But to print that int to the terminal, we needed to convert it to a string. (Or, more accurately, an array of characters terminated with a null.) That’s where printf and the formatting string came in.

In Python, we don’t need to provide a type for a, and we don’t need to worry about printing it. Python infers that for us and does the work.

Code Formatting

Most languages ignore white space.

That means this statement:

for (int a = 0; a < 10: a++) {

This statement:

for (int a = 0; a < 10; a++)

And this statement:

for (int a = 0; a < 10; a++) { System.out.println(a); }

Will all compile and run. They all mean the same thing.

So, while most Java developers would never use the last example, the first two differences are a matter of great debate. Wherever there’s a choice, there’s a debate.

In Python, white space counts and is part of how code is formatted. For most statements, there is only one way to format them. Braces like in Java and C don’t delineate the for loop above. The indentation before the print statement tells Python it’s part of the loop.

At first, this seems too limiting, especially if you’re coming to Python from another language. But after a while, you realize it’s not. It’s one less thing to worry about.

It also makes reading someone else’s code a lot easier! You don’t have to translate their style to yours since everyone’s code is formatted the same.

The Zen of Python

This approach to formatting is only one example of the Zen of Python.

While many languages boast more than one way to do things, Python tries to take the opposite approach. Although there’s often more than one way to do things in Python, there’s usually one obvious and best way to get them done. It’s usually the easiest and simplest way, too.

This programming approach reflects a strongly held belief in the Python community. In fact, that belief is so strong that it’s found its way into the official language standard. It’s the Zen of Python.

It’s built into the language.

$ python3

Python 3.8.5 (default, Jul 28 2020, 12:59:40)

GCC 9.3.0 on linux

Type "help", "copyright", "credits" or "license" for more information.

>> import this

The Zen of Python, by Tim Peters
Beautiful is better than ugly.
Explicit is better than implicit.
Simple is better than complex.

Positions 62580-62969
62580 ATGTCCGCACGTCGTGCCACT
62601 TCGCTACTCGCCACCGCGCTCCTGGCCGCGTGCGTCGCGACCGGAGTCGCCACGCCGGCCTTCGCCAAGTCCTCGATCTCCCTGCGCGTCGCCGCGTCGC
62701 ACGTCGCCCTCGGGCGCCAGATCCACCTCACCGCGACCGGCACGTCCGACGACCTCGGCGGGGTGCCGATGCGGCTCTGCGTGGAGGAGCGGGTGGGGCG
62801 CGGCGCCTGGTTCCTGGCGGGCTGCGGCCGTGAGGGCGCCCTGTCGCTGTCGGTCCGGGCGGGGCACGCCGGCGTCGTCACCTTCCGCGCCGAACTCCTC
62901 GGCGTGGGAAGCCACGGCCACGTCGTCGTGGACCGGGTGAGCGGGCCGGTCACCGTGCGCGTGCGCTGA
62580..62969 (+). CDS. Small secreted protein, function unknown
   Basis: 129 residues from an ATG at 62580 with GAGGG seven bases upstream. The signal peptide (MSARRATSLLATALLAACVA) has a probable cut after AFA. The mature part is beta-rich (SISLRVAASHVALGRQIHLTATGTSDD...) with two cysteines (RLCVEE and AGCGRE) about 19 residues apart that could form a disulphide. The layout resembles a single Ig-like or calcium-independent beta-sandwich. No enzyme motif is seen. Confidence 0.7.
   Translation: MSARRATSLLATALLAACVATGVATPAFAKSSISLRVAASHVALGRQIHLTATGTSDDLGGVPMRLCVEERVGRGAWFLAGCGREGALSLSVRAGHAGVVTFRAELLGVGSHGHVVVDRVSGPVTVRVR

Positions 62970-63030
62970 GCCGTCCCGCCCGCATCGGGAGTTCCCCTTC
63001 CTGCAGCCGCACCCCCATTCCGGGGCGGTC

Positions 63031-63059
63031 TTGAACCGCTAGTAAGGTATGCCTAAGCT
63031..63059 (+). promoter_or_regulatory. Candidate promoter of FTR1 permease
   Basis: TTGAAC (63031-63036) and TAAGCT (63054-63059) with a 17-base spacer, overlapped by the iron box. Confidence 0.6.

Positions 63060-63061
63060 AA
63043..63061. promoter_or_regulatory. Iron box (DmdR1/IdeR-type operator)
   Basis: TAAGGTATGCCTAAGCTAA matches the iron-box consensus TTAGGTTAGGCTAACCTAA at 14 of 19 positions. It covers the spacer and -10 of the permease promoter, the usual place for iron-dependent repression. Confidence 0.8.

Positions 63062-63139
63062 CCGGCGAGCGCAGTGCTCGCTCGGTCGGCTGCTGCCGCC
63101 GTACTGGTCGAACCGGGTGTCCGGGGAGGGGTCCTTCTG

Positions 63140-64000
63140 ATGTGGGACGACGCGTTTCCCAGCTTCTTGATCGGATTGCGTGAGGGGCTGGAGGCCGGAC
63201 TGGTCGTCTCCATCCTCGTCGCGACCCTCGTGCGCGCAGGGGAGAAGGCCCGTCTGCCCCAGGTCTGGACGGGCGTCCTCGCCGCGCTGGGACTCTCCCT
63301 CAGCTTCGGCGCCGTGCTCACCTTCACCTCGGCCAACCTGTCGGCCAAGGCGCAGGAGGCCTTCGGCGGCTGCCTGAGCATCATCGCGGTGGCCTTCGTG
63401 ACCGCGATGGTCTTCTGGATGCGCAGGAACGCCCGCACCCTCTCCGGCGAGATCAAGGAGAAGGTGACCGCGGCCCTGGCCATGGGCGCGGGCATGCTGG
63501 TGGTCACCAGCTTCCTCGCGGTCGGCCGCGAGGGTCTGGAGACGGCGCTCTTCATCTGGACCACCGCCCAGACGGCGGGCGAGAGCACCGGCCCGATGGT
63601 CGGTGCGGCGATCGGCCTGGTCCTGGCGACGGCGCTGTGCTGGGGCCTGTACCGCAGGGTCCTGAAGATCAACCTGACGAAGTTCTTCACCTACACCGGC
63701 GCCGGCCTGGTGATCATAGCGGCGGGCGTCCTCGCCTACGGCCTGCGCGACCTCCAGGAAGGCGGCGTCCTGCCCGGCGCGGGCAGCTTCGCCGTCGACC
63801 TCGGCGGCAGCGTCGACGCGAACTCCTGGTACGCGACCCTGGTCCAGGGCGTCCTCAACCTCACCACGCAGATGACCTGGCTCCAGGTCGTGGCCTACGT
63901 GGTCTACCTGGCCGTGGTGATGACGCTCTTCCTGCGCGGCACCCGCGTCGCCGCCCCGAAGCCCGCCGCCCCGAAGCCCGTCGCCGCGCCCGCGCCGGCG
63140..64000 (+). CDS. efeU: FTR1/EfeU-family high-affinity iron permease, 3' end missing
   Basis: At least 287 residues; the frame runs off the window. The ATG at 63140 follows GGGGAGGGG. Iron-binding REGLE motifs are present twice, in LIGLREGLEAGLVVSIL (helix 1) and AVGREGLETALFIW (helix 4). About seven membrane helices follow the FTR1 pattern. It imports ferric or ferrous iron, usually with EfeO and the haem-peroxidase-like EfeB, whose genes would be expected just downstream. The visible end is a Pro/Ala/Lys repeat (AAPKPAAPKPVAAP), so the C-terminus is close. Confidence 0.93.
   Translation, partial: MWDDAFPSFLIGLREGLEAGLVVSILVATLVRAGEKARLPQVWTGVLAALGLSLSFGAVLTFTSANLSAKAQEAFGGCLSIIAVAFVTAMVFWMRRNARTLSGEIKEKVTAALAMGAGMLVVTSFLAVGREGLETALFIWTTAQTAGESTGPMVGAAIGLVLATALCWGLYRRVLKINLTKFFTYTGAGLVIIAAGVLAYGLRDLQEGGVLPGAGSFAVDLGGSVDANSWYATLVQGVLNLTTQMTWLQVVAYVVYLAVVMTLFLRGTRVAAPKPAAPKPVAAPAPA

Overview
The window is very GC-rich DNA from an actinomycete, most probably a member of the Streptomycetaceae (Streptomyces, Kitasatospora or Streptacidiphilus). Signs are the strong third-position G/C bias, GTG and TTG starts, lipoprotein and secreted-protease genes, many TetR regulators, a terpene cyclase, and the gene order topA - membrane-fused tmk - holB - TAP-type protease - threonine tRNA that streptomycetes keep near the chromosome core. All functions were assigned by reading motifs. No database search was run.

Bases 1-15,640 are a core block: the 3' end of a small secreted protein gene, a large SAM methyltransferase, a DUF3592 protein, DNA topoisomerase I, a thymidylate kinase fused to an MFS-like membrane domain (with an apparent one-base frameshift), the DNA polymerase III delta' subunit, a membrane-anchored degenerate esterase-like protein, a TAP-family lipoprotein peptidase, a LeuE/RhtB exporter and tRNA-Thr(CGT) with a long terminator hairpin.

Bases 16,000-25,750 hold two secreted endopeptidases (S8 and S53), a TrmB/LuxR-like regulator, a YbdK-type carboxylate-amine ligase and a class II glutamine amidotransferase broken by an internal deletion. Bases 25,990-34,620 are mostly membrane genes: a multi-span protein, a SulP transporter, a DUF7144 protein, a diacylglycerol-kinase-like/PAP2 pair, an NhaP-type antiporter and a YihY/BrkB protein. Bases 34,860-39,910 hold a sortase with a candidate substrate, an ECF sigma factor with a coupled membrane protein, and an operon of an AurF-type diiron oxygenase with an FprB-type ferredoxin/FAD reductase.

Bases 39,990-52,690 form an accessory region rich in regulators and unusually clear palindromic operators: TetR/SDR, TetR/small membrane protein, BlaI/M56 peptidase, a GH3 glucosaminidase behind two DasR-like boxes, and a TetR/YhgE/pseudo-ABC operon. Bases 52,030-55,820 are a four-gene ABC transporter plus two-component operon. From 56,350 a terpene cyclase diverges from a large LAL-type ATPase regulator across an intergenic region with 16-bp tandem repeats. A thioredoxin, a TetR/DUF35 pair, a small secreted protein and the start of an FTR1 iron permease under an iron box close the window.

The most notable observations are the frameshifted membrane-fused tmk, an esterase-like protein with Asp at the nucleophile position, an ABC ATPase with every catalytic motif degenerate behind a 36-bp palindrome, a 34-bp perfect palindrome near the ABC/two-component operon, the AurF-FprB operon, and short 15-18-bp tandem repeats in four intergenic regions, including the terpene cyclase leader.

Complex is better than complicated.
Flat is better than nested.
Sparse is better than dense.
Readability counts.
Special cases aren't special enough to break the rules.
Although practicality beats purity.
Errors should never pass silently.
Unless explicitly silenced.
In the face of ambiguity, refuse the temptation to guess.
There should be one-- and preferably only one --obvious way to do it.
Although that way may not be obvious at first unless you're Dutch.
Now is better than never.
Although never is often better than right now.
If the implementation is hard to explain, it's a bad idea.
If the implementation is easy to explain, it may be a good idea.
Namespaces are one honking great idea -- let's do more of those!

Python Is Complicated, But Only When It Needs to Be

Python is used for everything from basic systems administration to controlling robotsstatistical analysis, biology, and much, much more.

These tasks are done with Python’s vast set of libraries. Python’s standard library is already powerful, and there’s little you can’t do with it. But it’s also easy to write new libraries for specialized tasks. PyPi, one of Pythons’ more popular library sites, has more than 270,000 libraries.

As such, when it’s time to write code for a specialized task, you can spend your time learning the library and how it maps into your job.

So, the real question isn’t “How long does it take to learn Python?” It’s “How long does it take to learn how to code for” whatever you’re trying to do.

And isn’t that how it should be?

PS: There’s no such thing as too much peanut butter.

This post was written by Eric Goebelbecker. Eric has worked in the financial markets in New York City for 25 years, developing infrastructure for market data and financial information exchange (FIX) protocol networks. He loves to talk about what makes teams effective (or not so effective!).